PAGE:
Okay, I lied. This will be three posts, not just two.
Last week, in light of Catholic institutions moving more towards Civil Disobedience in light of certain provisions in the Affordable Care Act, we looked at Acts 4 to see if there was any guidance we could get in this. We talked about how (1) Civil Disobedience is not warfare against the laws of your geographic home, but simply living in light of your spiritual home–the Kingdom of God. We also pointed out (2) that the State is not around to comply with our every theological preference and whim, and therefore some discretion needs to be used to evaluate what’s “worth” Civil Disobedience.
Today we keep going. I want to offer some summary conclusions, but first let’s point out the last thing the Acts 4 passage helps us see: the work we do in society prior to our Civil Disobedience.
3. Prelude to Defiance
I think it’s key that the Jewish leaders in Acts 4 who want to punish Peter and John feel that their hands are largely tied because of the profound good that these Christians have done in the world around them. So far in the story (Acts 1-3), all that Peter and John have done has evoked nothing but human flourishing and praise of God in their society.
In a sense, Christians have to earn their voice in society. They have to create their own place at the table rather than complain how nobody is listening to them and their concerns for society. And how do Peter and John do this? They heal and proclaim. Do you think the American Evangelical Church is known for that? Well, they’re probably know for “proclaiming” lots of things, but do their proclamations bear any resemblance to Peter and John’s?
What would healing in our own society look like? Think of all the things that need healing: political rifts, racial tensions, economic inequality, health care access, immigration policy, rapid global urbanization at the expense of sustainable economics and social structures.
What if the American Church was known for its constant service and pursuit of healing in our world? Would that not give our social presence and voice more impact, power, and respect?
These Jewish leaders who want to stop the preaching feel like they can’t punish these Christians because the society around them thinks so positively of them. If the broader world thought these Christians were simply judgmental, arrogant, and caused more frustration than flourishing, you better believe that these authorities would have felt more freedom to act against them.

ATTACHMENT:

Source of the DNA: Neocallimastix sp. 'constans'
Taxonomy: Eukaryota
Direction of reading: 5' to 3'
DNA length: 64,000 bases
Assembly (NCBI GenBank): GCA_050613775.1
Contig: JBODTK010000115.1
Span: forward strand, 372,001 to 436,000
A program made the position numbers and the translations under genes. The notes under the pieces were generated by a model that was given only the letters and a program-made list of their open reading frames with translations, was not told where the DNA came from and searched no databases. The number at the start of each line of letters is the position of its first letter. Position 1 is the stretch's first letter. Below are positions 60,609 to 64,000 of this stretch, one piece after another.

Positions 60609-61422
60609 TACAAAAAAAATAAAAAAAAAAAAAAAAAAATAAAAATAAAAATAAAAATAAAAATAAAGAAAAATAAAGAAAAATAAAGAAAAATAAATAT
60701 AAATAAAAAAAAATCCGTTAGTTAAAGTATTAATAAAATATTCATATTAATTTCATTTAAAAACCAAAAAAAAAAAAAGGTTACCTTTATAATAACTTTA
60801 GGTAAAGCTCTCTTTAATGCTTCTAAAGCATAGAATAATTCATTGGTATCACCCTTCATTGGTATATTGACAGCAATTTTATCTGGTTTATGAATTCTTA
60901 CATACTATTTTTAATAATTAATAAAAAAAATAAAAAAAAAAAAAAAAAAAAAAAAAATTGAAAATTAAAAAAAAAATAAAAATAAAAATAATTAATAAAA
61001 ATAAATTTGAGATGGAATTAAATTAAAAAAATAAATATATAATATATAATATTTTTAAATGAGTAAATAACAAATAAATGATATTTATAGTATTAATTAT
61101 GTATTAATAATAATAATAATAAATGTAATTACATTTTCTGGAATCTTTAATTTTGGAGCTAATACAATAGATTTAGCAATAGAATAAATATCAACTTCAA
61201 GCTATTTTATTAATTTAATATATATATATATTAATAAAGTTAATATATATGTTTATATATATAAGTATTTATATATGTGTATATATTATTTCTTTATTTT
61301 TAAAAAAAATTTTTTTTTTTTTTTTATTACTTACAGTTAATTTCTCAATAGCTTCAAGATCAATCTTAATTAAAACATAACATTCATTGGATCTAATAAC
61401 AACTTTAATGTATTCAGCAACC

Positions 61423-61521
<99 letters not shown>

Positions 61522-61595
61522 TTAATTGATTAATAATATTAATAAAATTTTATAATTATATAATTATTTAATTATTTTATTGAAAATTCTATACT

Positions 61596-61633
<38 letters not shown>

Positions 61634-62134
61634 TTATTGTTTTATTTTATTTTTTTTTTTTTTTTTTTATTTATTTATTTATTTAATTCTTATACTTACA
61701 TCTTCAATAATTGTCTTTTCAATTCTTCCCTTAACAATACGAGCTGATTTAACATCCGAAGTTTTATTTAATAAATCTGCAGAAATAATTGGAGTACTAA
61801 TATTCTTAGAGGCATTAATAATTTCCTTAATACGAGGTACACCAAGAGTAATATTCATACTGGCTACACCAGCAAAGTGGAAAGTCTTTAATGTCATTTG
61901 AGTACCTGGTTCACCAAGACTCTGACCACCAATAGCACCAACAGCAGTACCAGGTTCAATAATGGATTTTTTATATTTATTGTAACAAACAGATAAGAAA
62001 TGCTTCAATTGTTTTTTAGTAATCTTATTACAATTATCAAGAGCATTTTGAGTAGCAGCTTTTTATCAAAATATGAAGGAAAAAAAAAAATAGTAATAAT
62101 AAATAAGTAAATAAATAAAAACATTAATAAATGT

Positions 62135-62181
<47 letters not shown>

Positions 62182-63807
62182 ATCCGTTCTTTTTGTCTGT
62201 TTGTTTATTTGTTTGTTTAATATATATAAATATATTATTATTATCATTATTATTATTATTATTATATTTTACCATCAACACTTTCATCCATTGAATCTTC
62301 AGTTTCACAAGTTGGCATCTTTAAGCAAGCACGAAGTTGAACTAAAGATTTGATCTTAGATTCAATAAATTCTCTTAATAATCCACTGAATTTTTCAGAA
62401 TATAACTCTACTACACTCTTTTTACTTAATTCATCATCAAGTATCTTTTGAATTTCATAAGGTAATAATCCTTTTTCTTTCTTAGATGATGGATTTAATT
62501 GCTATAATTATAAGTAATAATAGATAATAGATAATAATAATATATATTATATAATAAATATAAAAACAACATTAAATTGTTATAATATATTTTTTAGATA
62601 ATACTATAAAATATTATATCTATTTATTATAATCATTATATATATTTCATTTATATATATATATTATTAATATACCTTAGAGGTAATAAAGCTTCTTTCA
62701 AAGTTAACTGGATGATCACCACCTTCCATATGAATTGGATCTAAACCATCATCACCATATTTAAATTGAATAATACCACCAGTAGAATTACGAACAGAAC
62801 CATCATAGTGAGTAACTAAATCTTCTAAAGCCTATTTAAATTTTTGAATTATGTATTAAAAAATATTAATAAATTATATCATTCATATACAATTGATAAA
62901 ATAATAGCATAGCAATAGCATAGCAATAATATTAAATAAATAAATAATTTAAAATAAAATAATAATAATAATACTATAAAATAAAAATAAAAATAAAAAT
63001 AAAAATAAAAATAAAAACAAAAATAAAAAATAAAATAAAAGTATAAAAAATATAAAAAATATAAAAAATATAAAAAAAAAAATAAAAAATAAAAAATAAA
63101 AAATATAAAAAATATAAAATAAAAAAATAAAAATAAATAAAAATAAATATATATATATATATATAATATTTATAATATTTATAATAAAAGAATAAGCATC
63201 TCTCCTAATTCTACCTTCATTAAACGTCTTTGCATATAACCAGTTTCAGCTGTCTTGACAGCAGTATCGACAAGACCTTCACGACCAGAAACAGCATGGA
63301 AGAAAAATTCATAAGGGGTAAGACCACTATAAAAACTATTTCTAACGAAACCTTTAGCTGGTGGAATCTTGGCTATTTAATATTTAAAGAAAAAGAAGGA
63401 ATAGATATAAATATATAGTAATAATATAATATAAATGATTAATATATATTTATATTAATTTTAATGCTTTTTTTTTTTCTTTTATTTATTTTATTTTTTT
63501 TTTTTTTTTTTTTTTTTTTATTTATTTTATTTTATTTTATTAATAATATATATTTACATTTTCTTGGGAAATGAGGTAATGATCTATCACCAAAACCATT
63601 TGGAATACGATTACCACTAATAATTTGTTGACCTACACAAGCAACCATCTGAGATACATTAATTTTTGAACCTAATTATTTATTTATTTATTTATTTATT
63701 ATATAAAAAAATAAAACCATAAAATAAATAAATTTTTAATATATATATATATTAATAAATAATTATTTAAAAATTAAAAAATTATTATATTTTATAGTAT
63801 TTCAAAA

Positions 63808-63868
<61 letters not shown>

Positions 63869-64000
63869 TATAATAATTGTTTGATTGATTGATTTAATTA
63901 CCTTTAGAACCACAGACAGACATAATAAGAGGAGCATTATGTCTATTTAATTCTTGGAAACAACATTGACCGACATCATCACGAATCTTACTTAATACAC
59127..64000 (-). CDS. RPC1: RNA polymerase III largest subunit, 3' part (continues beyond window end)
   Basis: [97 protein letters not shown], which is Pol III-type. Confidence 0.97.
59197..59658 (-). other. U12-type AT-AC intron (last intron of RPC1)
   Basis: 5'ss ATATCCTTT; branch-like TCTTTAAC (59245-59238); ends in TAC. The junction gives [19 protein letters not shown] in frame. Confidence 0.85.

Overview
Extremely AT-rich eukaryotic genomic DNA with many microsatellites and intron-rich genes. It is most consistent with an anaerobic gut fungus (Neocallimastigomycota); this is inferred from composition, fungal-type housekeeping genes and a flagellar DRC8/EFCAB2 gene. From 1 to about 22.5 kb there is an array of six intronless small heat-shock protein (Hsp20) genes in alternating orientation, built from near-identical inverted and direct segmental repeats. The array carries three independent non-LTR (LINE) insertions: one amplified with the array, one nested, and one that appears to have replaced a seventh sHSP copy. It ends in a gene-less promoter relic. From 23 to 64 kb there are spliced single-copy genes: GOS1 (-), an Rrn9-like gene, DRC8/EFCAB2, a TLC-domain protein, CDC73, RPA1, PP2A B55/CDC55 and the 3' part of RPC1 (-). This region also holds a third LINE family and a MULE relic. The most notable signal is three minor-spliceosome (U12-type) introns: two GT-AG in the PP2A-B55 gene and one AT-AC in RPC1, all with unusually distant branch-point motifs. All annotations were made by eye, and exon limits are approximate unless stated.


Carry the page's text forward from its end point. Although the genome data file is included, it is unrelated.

Civil Disobedience doesn’t happen in a vacuum. Before Christians ever come up against the civil authorities there is societal work they should have been doing prior to that moment.
It’s so frustrating when Christians seem to only magically remember that this is the case when it’s a specific political party, pet issue, or culture war topic at stake. Too many American Christians are completely fine living under the rule and reign of civil actions that perpetuate injustice, encourage greed and corruption, cause wars, and kill more of their own citizens, but the second it’s time to talk about taxes, federal spending, gay marriage, or abortion, suddenly that is the time to speak up.
What about the contraception thing? A case study.
When it comes to this particular Catholic issue with contraception coverage in Obamacare, I’m a little torn. On one hand, at least on this point I talked about above, Catholics are great. Their work and advocacy in societies around the world is consistent, counter-cultural, and unwavering. I can’t help but give them respect when they decide to step up to fight something politically.
On the other hand, I absolutely disagree with Catholics that most all contraception is sinful or abortive in any way shape or form (and many of their own Church Fathers, like St. Augustine and Thomas Aquinas, didn’t believe life began at conception either).
So while I can disagree that this is something worth fighting the government on, I can still respect Catholics that want to do this. And I can do that because of their other work in society.
With Evangelical Protestant organizations, however, it feels completely disingenuous when they try to lead the Supreme Court charge against the Obamacare employer mandate. I can’t help but feel this is more political than religious. It feels more like an allegiance to the Republican status quo than any allegiance to the Kingdom of God.
I may be wrong, but why would I (and many others) feel this way? Mainly because Evangelicals don’t have that reputation of working for the good of society; for pursuing healing rather than harming. This may be a wrong characterization, but am I wrong to say that this is the national perception?
The American Church, by and large (with notable exceptions–primarily in black urban churches) has lost its voice when it wants to speak a prophetic word against the powers and authorities that do damage to human and societal flourishing. This is because they themselves are often not the agents of the very flourishing they want the government to facilitate in our world.
If we are to change the world, we must first change ourselves.
Tomorrow, I’ll offer some conclusions and some thoughts on how we navigate these issues and seek to apply them in our world.
In the meantime, what ways do you think the American Church harms more than heals? What ways might it actually be pursuing healing, but in a way that society doesn’t receive? What could they be doing differently?
[image credit: Nicolas Poussin, “St. Peter and St. John Healing a Lame Man]
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